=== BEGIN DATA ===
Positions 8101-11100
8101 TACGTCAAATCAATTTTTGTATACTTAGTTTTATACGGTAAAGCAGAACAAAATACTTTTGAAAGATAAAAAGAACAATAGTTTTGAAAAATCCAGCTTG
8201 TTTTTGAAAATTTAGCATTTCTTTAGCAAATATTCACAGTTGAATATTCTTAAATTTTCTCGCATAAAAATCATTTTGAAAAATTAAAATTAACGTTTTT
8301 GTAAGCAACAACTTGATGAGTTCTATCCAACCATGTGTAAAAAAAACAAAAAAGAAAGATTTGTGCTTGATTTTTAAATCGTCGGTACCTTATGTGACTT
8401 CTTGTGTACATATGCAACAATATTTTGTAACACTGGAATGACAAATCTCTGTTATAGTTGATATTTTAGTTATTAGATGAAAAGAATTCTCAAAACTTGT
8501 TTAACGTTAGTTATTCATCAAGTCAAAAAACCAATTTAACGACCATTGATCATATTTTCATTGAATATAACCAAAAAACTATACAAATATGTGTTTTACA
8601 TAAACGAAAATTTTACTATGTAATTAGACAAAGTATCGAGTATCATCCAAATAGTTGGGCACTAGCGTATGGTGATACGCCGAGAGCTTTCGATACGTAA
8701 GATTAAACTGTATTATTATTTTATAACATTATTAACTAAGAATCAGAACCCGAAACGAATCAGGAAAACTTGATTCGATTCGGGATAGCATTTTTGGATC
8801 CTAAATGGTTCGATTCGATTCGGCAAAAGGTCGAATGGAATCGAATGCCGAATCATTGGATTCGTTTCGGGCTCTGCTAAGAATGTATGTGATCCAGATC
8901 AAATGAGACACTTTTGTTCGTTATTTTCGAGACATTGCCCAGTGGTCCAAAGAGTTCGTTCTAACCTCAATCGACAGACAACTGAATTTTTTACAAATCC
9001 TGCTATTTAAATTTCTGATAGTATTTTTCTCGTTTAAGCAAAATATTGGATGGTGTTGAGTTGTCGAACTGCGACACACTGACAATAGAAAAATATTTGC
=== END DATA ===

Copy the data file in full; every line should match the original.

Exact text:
Positions 8101-11100
8101 TACGTCAAATCAATTTTTGTATACTTAGTTTTATACGGTAAAGCAGAACAAAATACTTTTGAAAGATAAAAAGAACAATAGTTTTGAAAAATCCAGCTTG
8201 TTTTTGAAAATTTAGCATTTCTTTAGCAAATATTCACAGTTGAATATTCTTAAATTTTCTCGCATAAAAATCATTTTGAAAAATTAAAATTAACGTTTTT
8301 GTAAGCAACAACTTGATGAGTTCTATCCAACCATGTGTAAAAAAAACAAAAAAGAAAGATTTGTGCTTGATTTTTAAATCGTCGGTACCTTATGTGACTT
8401 CTTGTGTACATATGCAACAATATTTTGTAACACTGGAATGACAAATCTCTGTTATAGTTGATATTTTAGTTATTAGATGAAAAGAATTCTCAAAACTTGT
8501 TTAACGTTAGTTATTCATCAAGTCAAAAAACCAATTTAACGACCATTGATCATATTTTCATTGAATATAACCAAAAAACTATACAAATATGTGTTTTACA
8601 TAAACGAAAATTTTACTATGTAATTAGACAAAGTATCGAGTATCATCCAAATAGTTGGGCACTAGCGTATGGTGATACGCCGAGAGCTTTCGATACGTAA
8701 GATTAAACTGTATTATTATTTTATAACATTATTAACTAAGAATCAGAACCCGAAACGAATCAGGAAAACTTGATTCGATTCGGGATAGCATTTTTGGATC
8801 CTAAATGGTTCGATTCGATTCGGCAAAAGGTCGAATGGAATCGAATGCCGAATCATTGGATTCGTTTCGGGCTCTGCTAAGAATGTATGTGATCCAGATC
8901 AAATGAGACACTTTTGTTCGTTATTTTCGAGACATTGCCCAGTGGTCCAAAGAGTTCGTTCTAACCTCAATCGACAGACAACTGAATTTTTTACAAATCC
9001 TGCTATTTAAATTTCTGATAGTATTTTTCTCGTTTAAGCAAAATATTGGATGGTGTTGAGTTGTCGAACTGCGACACACTGACAATAGAAAAATATTTGC